There are many sleep phenotypes, which reflect the duration and intensity of sleep, as well as its circadian and homeostatic regulation.
In flies, mice and humans, at least ten genes have either been linked to a human sleep disorder or have been shown to strongly affect sleep.
Genes affecting sleep belong to four major functional categories: circadian regulation, neurotransmission, other signalling pathways and ion channels.
Mutations in voltage-dependent potassium channels produce some of the most striking sleep phenotypes described so far in both flies and mammals.
Sleep and waking affect the expression of hundreds of brain transcripts.
mRNAs with higher expression during waking are related to energy metabolism, cellular stress and synaptic potentiation, suggesting that sleep might serve to maintain synaptic homeostasis by downscaling synapses strengthened during waking.
It has been known for a long time that genetic factors affect sleep quantity and quality. Genetic screens have identified several mutations that affect sleep across species, pointing to an evolutionary conserved regulation of sleep. Moreover, it has also been recognized that sleep affects gene expression. These findings have given valuable insights into the molecular underpinnings of sleep regulation and function that might lead the way to more efficient treatments for sleep disorders.
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This work was funded by US National Institutes of Health grants P20 MH077967 and R01 GM075315. I thank D. Bushey, S. Maret and G. Tononi for critical comments on the manuscript.
Supplementary information S1 (table)
Twin studies with heritability estimates for sleep phenotypes (% of variance explained by genetic effects) (PDF 206 kb)
Supplementary information S2 (table)
Studies in flies and mice using reverse and forward genetics to show effects of single candidate genes on sleep. (PDF 501 kb)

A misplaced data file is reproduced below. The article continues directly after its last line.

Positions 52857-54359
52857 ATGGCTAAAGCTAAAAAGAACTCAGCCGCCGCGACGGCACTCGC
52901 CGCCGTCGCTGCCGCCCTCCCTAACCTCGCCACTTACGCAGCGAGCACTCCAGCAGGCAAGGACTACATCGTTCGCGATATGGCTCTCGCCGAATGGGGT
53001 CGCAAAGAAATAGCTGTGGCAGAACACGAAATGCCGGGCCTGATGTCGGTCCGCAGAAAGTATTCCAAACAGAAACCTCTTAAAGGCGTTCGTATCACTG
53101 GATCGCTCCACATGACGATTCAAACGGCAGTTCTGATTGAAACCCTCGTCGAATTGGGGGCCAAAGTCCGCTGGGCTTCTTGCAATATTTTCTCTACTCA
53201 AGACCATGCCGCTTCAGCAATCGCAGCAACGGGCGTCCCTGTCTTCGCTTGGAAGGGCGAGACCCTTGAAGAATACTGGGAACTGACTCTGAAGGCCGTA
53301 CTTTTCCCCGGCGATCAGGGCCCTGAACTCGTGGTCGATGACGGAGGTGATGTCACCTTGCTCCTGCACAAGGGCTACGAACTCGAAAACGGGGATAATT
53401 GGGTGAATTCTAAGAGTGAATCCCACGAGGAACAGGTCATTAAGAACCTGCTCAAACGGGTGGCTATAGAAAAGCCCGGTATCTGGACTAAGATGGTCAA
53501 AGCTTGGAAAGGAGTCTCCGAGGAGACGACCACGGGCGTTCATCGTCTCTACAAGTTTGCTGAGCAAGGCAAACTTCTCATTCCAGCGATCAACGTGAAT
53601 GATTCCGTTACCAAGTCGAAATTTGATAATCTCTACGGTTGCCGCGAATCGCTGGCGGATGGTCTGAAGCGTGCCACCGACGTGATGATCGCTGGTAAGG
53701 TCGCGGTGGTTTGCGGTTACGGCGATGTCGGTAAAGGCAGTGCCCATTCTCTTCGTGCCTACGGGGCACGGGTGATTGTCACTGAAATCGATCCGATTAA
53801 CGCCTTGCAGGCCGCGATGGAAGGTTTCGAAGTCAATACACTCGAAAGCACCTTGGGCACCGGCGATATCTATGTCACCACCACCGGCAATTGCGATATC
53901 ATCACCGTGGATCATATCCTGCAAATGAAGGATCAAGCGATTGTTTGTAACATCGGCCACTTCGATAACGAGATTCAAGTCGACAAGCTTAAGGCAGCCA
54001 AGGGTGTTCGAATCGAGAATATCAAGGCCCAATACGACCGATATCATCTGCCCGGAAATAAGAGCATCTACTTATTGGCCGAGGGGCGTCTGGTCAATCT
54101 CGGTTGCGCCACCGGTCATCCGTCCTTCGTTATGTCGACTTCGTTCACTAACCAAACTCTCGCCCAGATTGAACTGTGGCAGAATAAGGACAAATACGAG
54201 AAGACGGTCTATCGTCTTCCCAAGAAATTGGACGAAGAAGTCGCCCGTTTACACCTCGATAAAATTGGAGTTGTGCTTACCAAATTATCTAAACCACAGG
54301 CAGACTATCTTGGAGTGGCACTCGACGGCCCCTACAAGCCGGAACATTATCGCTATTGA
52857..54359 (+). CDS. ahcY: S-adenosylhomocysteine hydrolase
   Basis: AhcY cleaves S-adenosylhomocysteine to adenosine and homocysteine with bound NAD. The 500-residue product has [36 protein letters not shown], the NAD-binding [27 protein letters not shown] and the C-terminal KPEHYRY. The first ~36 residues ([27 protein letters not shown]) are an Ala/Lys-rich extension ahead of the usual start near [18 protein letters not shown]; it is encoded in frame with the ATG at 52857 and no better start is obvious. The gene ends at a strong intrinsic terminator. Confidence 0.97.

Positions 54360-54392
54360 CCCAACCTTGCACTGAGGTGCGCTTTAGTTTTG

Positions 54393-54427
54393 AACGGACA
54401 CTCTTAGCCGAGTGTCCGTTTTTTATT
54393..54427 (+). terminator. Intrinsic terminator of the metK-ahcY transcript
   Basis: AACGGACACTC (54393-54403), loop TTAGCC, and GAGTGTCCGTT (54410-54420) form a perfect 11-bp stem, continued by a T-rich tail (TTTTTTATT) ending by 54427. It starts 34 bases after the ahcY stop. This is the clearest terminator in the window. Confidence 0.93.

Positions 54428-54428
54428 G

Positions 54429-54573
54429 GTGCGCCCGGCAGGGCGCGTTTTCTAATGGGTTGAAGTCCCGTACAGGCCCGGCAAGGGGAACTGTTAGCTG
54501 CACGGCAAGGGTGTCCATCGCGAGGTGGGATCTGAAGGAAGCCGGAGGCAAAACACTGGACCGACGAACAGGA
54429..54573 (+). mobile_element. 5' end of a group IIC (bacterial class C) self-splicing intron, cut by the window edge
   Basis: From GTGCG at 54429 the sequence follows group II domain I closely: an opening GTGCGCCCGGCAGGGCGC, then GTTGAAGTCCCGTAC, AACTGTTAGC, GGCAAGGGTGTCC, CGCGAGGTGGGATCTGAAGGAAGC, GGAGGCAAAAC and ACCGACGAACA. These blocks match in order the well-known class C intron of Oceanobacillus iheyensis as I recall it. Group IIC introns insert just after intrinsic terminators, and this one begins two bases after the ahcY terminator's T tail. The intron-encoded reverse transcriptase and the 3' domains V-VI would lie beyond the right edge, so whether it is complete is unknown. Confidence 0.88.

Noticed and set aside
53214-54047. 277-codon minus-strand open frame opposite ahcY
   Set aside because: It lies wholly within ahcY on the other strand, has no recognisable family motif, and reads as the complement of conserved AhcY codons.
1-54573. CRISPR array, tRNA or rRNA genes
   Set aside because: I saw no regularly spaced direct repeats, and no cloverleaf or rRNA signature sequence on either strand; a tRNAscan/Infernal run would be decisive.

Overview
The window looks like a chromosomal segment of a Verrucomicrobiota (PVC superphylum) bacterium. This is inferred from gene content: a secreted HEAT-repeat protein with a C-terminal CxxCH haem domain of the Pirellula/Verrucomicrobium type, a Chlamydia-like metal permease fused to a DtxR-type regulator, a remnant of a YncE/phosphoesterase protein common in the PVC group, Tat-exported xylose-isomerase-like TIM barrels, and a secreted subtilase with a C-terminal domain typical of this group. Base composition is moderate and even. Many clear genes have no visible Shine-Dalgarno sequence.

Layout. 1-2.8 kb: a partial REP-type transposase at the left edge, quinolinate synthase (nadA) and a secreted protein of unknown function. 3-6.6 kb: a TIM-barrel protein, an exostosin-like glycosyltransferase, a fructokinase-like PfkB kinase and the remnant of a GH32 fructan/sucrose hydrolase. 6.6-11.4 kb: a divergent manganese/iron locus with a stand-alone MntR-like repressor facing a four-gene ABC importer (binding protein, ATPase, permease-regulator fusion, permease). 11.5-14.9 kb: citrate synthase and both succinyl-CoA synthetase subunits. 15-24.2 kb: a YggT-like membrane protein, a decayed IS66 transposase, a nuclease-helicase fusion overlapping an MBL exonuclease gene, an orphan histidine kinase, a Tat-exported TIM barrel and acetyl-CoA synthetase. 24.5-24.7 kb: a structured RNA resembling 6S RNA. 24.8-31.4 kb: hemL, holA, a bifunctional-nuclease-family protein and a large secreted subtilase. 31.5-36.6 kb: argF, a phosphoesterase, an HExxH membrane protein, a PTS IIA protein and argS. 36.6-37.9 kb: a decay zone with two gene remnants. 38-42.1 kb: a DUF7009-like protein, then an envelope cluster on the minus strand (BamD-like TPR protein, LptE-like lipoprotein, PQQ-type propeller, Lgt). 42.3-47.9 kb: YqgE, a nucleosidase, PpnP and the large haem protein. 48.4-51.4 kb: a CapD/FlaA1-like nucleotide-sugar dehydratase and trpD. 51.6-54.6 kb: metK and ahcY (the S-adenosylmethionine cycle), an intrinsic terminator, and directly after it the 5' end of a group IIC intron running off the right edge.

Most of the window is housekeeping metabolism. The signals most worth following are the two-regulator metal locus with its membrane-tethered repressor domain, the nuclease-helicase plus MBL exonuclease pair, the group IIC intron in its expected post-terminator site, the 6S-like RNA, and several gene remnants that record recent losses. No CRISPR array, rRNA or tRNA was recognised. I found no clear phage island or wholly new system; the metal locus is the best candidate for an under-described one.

- Hypocretin/orexin system
A group of neurons in the posterior hypothalamus that have diffuse projections to the CNS and release hypocretins or orexins. These neuropeptides have been involved in the regulation of sleep and arousal, feeding and energy metabolism.
- Slow waves
Oscillations of cortical origin that have frequencies in the delta band.
- Rapid-eye-movement (REM) sleep
The second phase of sleep observed in mammals and birds. In REM sleep the muscle tone is reduced or absent, but the EEG is similar to waking. REM theta activity (4–7 Hz) is also present.
Waxing and waning oscillations of thalamic origin, the frequency of which is in the sigma band.
- Non-rapid eye movement (NREM) sleep
One of the two types of sleep observed in mammals and birds. NREM sleep includes slow-wave sleep, characterized mainly by large slow waves.
- Sleep consolidation
Consolidated sleep is characterized by long sleep episodes, little waking after sleep onset (WASO) and only few brief awakenings.
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Cirelli, C. The genetic and molecular regulation of sleep: from fruit flies to humans. Nat Rev Neurosci 10, 549–560 (2009). https://doi.org/10.1038/nrn2683
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